By Kim Jae-heun
Korea's fashion industry has been undergoing drastic changes in recent years as traditional apparel brands run by large business groups are increasingly losing luster to sportswear makers and foreign luxury brands, according to industry officials.
In addition, these past two years, many online fashion platforms have been growing rapidly amid the pandemic. These changes are said to have had a significant impact on the decline of the big 3's market shares, the officials said.
According to market watcher Euromonitor, Japanese retailer Uniqlo and Samsung C&T's fashion brand Beanpole have been reigning as the top two largest fashion firms here for the past five years. However, Samsung C&T Fashion Group has barely maintained its status as the top fashion company in recent years and its Beanpole brand is fading into the shadows.
Beanpole held a 2.5 percent market share from 2017 to 2019 but it fell to 2.4 percent in 2020 and 2.3 percent in 2021.
Samsung C&T collaborated with high-profile Korean fashion designer Jung Kuho to revitalize Beanpole in line with the brand's 30th anniversary in 2019, targeting young customers. Jung launched the sub-label brand 890311 under Beanpole, but it failed to grab public attention and went out of business last year.
A market insider said Beanpole's sales have been increasing at a slower rate than the overall fashion market, leading to its slowly declining market share.
"Fashion brands' sales grow as the market gets bigger, but their market share is falling because their growth rates do not keep up with that of the overall fashion market," Euro Monitor researcher Moon Kyung-sun said.
In 2021, the size of the domestic fashion market reached 43.3 trillion won ($33.2 billion), up by 7.5 percent from the previous year.
However, Samsung C&T's fashion unit dismissed its recent struggles by saying that it has shown a rebound since the country began to reopen after a relaxation of COVID-19 quarantine measures. "The company managed to make a breakthrough in the first half of this year so we are not worried about newcomers. We expect to see double-digit growth in the second half of this year," a Samsung C&T Fashion Group official said.
LF, Kolon FnC business also on downtrend
Kolon FnC's leading fashion brand Kolon Sports is also losing its market share. In 2017, Kolon Sports was the fifth-largest local fashion brand with a 1.7 percent of market share, but it fell to 1.4 percent last year, placing it ninth in the rankings.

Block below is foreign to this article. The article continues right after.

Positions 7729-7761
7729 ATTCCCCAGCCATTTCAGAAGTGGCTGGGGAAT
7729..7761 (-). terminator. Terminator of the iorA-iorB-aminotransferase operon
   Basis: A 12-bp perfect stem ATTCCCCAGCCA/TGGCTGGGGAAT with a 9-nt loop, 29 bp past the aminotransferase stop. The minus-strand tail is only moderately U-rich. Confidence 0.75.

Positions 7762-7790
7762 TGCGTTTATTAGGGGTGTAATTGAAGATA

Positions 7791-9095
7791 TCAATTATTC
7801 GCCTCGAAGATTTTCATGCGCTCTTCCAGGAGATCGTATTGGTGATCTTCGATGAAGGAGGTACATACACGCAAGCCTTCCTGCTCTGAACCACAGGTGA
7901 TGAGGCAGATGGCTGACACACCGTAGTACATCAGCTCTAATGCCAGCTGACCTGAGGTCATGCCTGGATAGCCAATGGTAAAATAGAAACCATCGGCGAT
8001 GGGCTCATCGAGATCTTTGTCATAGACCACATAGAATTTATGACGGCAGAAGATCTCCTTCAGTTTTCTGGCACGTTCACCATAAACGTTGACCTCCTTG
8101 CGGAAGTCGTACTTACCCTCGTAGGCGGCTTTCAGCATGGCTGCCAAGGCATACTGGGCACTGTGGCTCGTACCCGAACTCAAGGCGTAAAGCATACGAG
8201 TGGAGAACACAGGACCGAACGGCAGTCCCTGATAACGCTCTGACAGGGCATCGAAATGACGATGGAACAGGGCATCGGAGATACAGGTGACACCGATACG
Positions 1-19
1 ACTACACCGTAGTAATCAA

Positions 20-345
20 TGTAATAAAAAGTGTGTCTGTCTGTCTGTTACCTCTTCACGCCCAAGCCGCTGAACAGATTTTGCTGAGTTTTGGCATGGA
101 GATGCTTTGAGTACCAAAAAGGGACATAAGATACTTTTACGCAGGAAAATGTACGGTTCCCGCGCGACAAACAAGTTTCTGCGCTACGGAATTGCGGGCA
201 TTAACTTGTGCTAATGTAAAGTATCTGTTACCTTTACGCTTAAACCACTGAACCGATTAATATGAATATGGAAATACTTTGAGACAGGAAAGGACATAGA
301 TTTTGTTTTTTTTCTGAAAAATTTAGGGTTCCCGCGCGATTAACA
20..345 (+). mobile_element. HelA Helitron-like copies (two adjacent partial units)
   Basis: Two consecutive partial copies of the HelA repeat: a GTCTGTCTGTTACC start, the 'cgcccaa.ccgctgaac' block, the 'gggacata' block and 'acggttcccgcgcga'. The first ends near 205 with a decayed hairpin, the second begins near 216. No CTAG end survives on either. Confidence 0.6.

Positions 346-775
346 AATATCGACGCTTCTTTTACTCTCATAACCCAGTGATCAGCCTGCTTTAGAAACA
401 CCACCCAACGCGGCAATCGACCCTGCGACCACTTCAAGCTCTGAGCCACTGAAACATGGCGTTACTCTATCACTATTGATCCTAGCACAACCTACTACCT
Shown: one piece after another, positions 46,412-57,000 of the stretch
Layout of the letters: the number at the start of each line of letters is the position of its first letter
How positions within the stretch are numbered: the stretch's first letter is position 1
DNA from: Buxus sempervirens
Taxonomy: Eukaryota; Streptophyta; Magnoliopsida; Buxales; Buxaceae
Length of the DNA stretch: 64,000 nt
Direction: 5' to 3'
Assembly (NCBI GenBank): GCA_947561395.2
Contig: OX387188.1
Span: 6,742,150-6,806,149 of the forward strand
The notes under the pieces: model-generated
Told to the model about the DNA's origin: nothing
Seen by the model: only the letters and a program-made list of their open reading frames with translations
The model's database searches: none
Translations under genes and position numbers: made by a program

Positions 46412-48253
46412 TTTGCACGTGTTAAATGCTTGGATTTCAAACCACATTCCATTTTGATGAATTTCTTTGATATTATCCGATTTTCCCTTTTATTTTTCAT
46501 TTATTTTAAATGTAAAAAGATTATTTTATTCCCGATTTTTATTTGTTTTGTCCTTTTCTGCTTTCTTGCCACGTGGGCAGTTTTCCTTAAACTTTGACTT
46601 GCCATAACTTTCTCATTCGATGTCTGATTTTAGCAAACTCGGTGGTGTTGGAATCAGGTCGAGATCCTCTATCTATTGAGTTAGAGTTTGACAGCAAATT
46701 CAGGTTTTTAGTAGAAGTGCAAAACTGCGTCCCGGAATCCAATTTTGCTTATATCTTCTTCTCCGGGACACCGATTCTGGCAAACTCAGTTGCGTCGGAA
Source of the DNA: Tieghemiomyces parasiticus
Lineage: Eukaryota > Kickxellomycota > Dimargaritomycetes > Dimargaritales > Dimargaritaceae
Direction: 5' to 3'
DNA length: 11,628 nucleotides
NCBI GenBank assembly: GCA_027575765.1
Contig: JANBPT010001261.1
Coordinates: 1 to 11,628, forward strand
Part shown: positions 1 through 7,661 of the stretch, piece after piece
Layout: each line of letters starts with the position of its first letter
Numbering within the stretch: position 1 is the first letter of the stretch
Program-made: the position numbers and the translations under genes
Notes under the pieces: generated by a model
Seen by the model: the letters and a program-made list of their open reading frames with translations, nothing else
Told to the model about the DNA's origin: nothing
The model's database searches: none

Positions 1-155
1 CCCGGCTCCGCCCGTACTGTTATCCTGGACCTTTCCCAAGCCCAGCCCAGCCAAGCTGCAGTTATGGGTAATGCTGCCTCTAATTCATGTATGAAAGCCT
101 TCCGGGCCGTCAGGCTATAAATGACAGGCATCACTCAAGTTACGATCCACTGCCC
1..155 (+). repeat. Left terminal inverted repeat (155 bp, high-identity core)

LF's fashion business has also been stagnating.
Its biggest fashion brand Daks has been maintaining a 1.9 percent market share for three years since 2019. LF's other fashion label, Hazzys failed to keep its 0.8 percent market share, which it reached in 2017, with it falling to 0.7 percent in 2020.
"It is true our fashion brands did not do well during the pandemic, but they have shown quick recovery recently. For Hazzys, its revenue created between April and May soared by over 30 percent year-on-year," an LF official said.
Fila, Adidas chase after big 3 aggressively
Sports brands Fila and Adidas are closing in on the lost market shares of the big 3. Fila successfully boosted its share from 1 percent in 2017 to 2.1 percent in 2020 and 2021 to become the third largest fashion brand here. Adidas is just behind Fila with its market share increasing from 1.7 percent to 2 percent in the same period.
"In the wake of the pandemic, many people are coming out to enjoy outdoor activities. Here, sports brands have targeted young customers who enjoy outdoor sports like golf and tennis. Also, sports brands have started to make clothing suitable for daily wear, whereas before they focused only on functionality of the products. This is leading the sports brands' sales to increase," a sportswear firm official said.
For luxury brands, French designer Louis Vuitton recorded a 0.2 percent market share last year from 0.1 percent in 2020. Gucci also raised its market share from 0.4 percent five years ago to 0.6 percent last year.
"Luxury firms' sales in the past two years have soared significantly thanks to the 'revenge consumption' trend triggered by COVID-19. Because people were unable to travel abroad, they spend money on luxury goods instead. Luxury firms benefited the most from the pandemic because people would not have bought such expensive handbags and clothing if they had the option to travel overseas," a luxury fashion firm official said.